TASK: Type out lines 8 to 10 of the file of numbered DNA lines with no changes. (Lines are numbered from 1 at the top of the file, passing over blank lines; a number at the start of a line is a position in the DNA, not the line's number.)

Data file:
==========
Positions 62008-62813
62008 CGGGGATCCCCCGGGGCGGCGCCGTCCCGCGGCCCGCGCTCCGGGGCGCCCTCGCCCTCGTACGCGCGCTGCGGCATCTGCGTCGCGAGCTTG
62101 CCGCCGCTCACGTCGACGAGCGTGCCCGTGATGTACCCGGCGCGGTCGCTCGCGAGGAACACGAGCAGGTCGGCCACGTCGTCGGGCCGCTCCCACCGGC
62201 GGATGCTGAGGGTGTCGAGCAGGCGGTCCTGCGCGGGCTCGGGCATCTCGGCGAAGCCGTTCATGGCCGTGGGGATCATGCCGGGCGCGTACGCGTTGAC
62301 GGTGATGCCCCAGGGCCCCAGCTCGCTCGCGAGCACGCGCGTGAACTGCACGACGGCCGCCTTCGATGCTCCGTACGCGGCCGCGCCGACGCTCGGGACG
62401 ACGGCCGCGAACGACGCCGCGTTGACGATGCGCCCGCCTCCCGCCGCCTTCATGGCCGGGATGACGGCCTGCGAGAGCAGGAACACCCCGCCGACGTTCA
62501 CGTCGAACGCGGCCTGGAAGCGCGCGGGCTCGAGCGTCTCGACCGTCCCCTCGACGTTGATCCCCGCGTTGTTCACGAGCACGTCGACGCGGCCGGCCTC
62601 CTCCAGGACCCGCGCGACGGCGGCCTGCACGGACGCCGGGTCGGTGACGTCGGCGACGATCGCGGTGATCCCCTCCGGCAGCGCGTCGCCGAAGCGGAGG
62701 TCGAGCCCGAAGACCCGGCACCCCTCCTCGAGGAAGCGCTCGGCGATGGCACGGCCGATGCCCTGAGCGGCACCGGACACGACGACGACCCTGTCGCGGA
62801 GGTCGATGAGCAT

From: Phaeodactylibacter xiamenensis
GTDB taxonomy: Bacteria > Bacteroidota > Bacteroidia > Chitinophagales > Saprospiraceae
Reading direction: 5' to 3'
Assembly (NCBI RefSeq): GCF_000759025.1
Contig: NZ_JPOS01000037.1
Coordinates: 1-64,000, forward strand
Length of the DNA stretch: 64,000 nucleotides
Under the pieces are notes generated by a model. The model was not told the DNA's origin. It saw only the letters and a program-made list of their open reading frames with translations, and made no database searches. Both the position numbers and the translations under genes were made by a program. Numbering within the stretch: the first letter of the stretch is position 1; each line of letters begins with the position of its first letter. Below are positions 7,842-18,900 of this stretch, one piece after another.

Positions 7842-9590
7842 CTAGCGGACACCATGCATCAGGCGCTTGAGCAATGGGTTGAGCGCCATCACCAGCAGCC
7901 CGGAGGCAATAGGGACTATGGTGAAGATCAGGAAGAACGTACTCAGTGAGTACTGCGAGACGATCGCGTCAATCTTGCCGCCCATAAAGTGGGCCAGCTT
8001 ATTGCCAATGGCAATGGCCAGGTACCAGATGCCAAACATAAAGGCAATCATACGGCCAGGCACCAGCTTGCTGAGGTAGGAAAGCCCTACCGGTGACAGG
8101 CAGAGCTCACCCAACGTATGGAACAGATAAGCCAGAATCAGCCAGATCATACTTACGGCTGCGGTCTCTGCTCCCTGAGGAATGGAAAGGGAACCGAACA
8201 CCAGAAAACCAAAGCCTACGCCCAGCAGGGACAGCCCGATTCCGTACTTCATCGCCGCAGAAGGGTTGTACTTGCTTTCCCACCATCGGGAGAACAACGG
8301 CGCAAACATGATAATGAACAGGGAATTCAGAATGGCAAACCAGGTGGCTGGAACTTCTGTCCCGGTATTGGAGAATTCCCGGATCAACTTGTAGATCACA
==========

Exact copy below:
62601 CTCCAGGACCCGCGCGACGGCGGCCTGCACGGACGCCGGGTCGGTGACGTCGGCGACGATCGCGGTGATCCCCTCCGGCAGCGCGTCGCCGAAGCGGAGG
62701 TCGAGCCCGAAGACCCGGCACCCCTCCTCGAGGAAGCGCTCGGCGATGGCACGGCCGATGCCCTGAGCGGCACCGGACACGACGACGACCCTGTCGCGGA
62801 GGTCGATGAGCAT